The Female Medical College of Pennsylvania faced difficulties in providing clinical training for its students. Almost all medical institutions were confronted with the demand for more clinical practice due to the rise of surgery, physical diagnosis, and clinical specialties. During the 1880s, clinical instruction at the Woman's Medical College of Pennsylvania relied mainly on the demonstration clinics.
In 1887, Anna Broomall, professor of obstetrics for the Woman's Medical College of Pennsylvania, established a maternity outpatient service in a poor area of South Philadelphia for the purpose of student education. By 1895, many students cared for three or four women who were giving birth.
East Falls campus and Drexel University
In the late 1920s the college raised money to build a new campus. Designed by Ritter & Shay, the most successful of the Philadelphia urban architecture firms in the 1920s, the East Falls Campus was the first purpose-built hospital in the nation. The design allowed both teaching and hospital care to take place in one facility, helping provide for more clinical care. Post-WWII housing shortages in the city were a catalyst for development of additions to the East Falls Campus, the first of which was the Ann Preston Building (designed by Thaddeus Longstreth), which provided housing and classrooms for student nurses.
In 1993 the Medical College of Pennsylvania merged with Hahnemann Medical College, retaining its Queen Lane campus. In 2003, the two medical colleges were absorbed as a part of Drexel University College of Medicine, creating new opportunities for the large student body for clinical practice in settings ranging from urban hospitals to small rural practices.
The following is a list of Woman's Medical College of Pennsylvania alumni (by century of graduation and in alphabetical order by last name) who are notable for their medical career.
- Caroline Still Anderson, (class of 1878)
- Alice Bennett, (class of 1880), chief physician and first woman superintendent of the women’s department of the State Hospital for the Insane in Norristown, Pennsylvania.
- Elizabeth D. A. Cohen, (class of 1857) first woman licensed to practice medicine in the state of Louisiana.
- Rebecca Cole, (class of 1867) the second African-American female physician in the United States.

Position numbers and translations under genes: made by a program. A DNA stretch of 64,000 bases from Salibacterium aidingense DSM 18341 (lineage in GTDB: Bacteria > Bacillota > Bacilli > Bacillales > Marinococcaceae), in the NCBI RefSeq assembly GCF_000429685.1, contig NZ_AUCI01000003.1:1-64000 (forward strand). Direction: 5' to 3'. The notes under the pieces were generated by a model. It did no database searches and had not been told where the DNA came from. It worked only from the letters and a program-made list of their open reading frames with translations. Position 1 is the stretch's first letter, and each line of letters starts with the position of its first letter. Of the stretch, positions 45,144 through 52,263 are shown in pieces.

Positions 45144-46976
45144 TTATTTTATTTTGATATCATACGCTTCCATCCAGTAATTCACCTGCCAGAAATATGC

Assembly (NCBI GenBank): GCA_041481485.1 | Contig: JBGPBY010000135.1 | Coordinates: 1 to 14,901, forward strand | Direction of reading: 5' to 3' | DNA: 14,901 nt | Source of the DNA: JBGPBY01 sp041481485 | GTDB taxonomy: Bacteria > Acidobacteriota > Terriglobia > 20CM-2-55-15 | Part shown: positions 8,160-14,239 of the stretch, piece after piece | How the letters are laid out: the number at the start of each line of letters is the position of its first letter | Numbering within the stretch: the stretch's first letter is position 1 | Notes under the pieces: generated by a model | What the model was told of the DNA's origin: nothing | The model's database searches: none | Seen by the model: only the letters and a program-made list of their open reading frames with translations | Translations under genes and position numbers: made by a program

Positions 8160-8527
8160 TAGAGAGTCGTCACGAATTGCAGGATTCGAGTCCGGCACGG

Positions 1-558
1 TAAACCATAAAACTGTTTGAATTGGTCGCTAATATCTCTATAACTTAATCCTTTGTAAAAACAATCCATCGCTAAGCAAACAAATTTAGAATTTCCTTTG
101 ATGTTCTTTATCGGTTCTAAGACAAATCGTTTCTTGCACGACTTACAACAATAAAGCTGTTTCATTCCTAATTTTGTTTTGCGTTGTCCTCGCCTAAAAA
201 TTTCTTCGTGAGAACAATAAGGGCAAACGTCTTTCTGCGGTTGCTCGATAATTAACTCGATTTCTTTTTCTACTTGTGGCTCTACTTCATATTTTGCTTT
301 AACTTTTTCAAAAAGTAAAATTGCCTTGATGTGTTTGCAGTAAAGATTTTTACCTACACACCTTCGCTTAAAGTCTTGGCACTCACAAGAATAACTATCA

- Halle Tanner Dillon Johnson the first female African-American doctor in Alabama.
- Matilda Evans, (class of 1897) the first African-American female physician licensed to practice in South Carolina
- Louise Celia Fleming (class of 1895) the first African-American female to attend and graduate.
- Eliza Ann Grier, (class of 1897) the first African-American female physician licensed to practice in Georgia
- Rosetta Sherwood Hall, (class of 1889) American-born Canadian medical missionary and educator in Korea.
- Susan Hayhurst, (class of 1857) the first woman to receive a pharmacy degree in the United States
- Sabat Islambouli, first licensed female doctor in Syria
- Halle Tanner Dillon Johnson, (class of 1891) the first woman to become a doctor in Alabama.
- Verina M. Harris Morton Jones (class of 1888), the first woman licensed to practice in Mississippi.
- Anandi Gopal Joshi, (class of 1886) first Western-trained female physician to practice medicine in India
- Agnes Kemp (1823–1908), (class of 1879) the first woman to practice medicine in Dauphin County, Pennsylvania
- Anna Sarah Kugler (class of 1879) was the first medical missionary of the Evangelical Lutheran General Synod of the United States of North America and served in India for 47 years.
- Clara Marshall (class of 1875), dean of Woman's Medical College from 1888 to 1917
- Lillie Rosa Minoka-Hill, (class of 1899) the second Native American woman to earn a medical degree.
- Keiko Okami, one of the earliest licensed female doctors in Japan, the first being Ogino Ginko
- Susan La Flesche Picotte, (class of 1889) the first Native American female physician
- Clara Swain, (class of 1869) the first female medical missionary to India from the United States
- Jennie Kidd Trout, (class of 1875) first female licensed medical doctor in Canada
- Charlotte Whitehead Ross, a Canadian female physician who practiced in Montreal and Manitoba in the late 1800s and early 1900s.
- Harriot Kezia Hunt, Honorable MD recipient, women's rights activist, teacher.
- Elizabeth Reifsnyder, (class of 1881) opened first woman's hospital in Shanghai
- Lilian Welsh (class of 1889), physician and educator, advocate for public health and preventative medicine
- Myrtelle Canavan (class of 1905), early neuropathologist who first described a form of leukodystrophy that would eventually be named after her, Canavan's disease.
- Ruth Bleier, (class of 1949) neurophysiologist, and one of the first feminist scholars to explore how gender biases have shaped biology.
- Rita Sapiro Finkler, (class of 1915) Ukrainian-born endocrinologist, gynecologist and pediatrician
- Saniya Habboub, (class of 1931) Lebanese medical doctor.
- Joanne Overleese, general surgeon, as well as one of the few doctors to have played in All-American Girls Professional Baseball League history
- Eva Reich, Austrian-born pediatrician and internationally known lecturer, daughter of controversial psychoanalyst Dr. Wilhelm Reich.
- Patricia Robertson, a NASA astronaut and physician.
- Kazue Togasaki, (class of 1933) one of the earliest women of Japanese ancestry to earn a medical degree in the United States.
- Martha Tracy (class of 1904), dean of Woman's Medical College from 1917 to 1940
- List of defunct medical schools in the United States
- List of female scientists before the 20th century
- Penn Medical University
- Women in medicine